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Data does little to dispel doubts about the economy, or make Yellen a hawk

Trader on the floor of the New York Stock Exchange.
Getty Images
Trader on the floor of the New York Stock Exchange.

Markets were treated to a plateful of U.S. economic data on Tuesday. As usual, the offerings were mixed: the New York Empire survey beat expectations, but June retail sales disappointed—but there was an upward revision to the prior month.

Bank of America/Merrill Lynch reportedly raised its second quarter gross domestic product (GDP) forecast to 3.2 percent to 3.6 percent on the retail sales figure.

Meanwhile, people were expecting a moderately hawkish tone from Fed Chairman Janet Yellen in her Congressional appearance.

Yellen hawkish? Forget about it! Yellen has never indicated that she would be more hawkish, and seems to have re-iterated this in a New Yorker interview. "And so even when the headwinds have diminished to the point where the economy is finally back on track and it's where we want it to be, it's still going to require an unusually accommodative monetary policy," the magazine quoted her as saying.

Elsewhere

1) Bank earnings were strong. It's not just that JPMorgan, Goldman Sachs and Comerica reported earnings above expectations, continuing the string started by Wells Fargo and Citigroup. It's that all three noted business was better.

In the earnings release, JPMorgan CEO Jamie Dimon saw "strengthening pipelines in our commercial and business banking segments, and some improvements in markets activity...Consumers, middle market companies and corporations are in increasingly good financial shape and the labor market is showing steady improvement."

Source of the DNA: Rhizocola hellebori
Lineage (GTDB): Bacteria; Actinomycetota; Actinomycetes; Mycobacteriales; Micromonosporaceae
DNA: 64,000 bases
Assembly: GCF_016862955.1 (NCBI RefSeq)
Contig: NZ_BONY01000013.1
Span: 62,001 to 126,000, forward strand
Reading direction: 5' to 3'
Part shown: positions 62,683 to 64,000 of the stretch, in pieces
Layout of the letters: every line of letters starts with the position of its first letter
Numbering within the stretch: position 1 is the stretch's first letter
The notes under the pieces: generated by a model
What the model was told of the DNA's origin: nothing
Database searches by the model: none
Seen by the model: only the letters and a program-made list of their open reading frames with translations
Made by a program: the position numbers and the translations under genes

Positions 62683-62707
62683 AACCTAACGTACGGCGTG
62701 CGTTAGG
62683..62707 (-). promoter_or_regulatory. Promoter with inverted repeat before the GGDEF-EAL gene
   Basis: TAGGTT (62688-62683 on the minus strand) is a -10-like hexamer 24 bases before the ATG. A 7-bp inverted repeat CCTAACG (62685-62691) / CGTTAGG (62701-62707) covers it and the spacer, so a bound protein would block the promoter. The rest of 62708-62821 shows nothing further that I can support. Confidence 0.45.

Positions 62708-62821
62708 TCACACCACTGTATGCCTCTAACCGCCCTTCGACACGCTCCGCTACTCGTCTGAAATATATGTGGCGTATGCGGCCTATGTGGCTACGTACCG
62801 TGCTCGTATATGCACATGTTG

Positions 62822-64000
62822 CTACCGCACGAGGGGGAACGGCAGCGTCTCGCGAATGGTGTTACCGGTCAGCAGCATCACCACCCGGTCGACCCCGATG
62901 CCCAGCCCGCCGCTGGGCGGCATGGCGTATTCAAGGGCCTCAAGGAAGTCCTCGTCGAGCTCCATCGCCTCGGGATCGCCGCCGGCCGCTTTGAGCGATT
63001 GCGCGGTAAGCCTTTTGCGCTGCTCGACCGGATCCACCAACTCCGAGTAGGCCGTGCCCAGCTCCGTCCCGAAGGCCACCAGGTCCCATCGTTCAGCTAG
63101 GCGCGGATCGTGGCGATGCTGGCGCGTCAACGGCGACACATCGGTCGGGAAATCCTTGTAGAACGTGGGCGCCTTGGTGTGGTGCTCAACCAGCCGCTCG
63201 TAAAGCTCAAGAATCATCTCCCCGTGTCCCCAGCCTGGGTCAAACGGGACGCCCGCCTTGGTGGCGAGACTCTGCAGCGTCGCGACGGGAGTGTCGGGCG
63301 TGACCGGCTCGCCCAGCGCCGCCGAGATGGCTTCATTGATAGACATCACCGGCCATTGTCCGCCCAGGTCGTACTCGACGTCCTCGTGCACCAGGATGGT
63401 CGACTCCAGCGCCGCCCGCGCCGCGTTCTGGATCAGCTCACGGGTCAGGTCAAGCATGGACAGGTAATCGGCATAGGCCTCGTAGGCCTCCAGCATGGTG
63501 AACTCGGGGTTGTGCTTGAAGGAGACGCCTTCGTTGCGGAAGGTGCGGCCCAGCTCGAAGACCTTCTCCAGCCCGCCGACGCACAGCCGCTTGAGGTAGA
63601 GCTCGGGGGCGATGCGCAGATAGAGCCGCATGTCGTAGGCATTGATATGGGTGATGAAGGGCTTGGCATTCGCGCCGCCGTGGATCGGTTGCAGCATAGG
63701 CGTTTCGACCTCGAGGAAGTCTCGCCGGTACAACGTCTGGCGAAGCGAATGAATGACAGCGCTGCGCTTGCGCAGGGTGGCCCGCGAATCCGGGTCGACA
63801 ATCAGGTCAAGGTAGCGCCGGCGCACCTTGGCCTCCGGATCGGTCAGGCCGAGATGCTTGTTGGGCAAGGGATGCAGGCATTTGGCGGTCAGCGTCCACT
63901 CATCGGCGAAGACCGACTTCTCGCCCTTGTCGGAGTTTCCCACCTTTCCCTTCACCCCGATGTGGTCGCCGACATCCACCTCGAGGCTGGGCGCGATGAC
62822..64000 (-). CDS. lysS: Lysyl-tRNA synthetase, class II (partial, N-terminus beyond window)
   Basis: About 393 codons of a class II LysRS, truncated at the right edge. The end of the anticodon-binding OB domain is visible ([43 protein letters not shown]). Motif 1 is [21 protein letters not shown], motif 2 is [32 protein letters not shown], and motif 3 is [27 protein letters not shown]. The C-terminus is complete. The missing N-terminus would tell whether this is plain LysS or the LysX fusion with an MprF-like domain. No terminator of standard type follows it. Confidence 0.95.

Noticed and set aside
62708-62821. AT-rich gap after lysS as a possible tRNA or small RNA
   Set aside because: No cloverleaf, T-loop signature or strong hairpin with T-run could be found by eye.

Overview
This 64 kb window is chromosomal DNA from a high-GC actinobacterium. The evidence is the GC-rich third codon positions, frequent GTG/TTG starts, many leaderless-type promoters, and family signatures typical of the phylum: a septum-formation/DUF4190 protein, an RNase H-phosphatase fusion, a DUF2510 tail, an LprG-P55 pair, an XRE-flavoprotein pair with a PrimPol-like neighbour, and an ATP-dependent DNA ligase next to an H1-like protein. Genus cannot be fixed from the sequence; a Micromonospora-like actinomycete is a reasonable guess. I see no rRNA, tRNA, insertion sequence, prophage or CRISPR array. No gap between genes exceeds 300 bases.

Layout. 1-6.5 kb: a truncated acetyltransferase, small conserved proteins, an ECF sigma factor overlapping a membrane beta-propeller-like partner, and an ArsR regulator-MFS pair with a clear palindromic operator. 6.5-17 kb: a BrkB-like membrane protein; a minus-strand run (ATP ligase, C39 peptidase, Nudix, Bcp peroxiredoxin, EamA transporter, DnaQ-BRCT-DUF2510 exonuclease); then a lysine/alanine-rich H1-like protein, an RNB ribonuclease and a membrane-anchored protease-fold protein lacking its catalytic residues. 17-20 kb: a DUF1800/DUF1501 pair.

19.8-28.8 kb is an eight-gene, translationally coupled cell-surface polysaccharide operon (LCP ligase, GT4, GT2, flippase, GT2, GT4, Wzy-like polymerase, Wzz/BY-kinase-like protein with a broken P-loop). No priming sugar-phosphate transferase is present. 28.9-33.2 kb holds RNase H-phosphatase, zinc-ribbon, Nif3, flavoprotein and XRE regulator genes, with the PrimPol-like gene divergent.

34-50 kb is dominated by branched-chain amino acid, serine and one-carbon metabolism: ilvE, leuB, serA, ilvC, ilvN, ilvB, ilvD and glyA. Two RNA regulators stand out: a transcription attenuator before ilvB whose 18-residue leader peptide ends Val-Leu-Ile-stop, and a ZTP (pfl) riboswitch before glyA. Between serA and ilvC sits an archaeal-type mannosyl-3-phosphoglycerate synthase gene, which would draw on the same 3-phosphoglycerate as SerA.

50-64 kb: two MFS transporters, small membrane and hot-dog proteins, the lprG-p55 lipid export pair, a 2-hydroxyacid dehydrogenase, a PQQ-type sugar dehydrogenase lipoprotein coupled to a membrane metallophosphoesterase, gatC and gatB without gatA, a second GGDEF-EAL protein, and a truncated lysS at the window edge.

Goldman cited improving investment banking (M&A, restructurings, etc.), and investment management (mutual funds, private investment funds), which offset weaker trading activity.

However, the most interesting report was perhaps from Comerica (CMA). In a way, CMA is the opposite of Wells Fargo's report from Friday. Wells is primarily a community bank: they lend to individuals in the way of mortgages, auto and personal loans. Comerica is primarily a business bank: more than 70 percent of their revenue is commercial loans, lines of credit, foreign exchange management, and loan syndication services to middle market businesses.

CEO Ralph Babb said, "We attribute these results to continued improvements in the economy, reflected particularly in the loan growth in Texas and California."

2) Everyone agrees revenue growth has been disappointing, but Wolverine Worlwide, which makes well-known footwear (think Patagonia, Merrell, Hush Puppies, Keds, Saucony), was a real letdown. While they affirmed full-year guidance, they lowered full year revenue guidance to $2.77 billion, from a previous range of $2.77 to $2.85 billion.

CFO Don Grimes sounded a somber note when he said that the company has "taken a somewhat more conservative approach to our revenue outlook, reflective of a continued soft retail environment in the U.S."


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  • A CNBC reporter since 1990, Bob Pisani covers Wall Street from the floor of the New York Stock Exchange.

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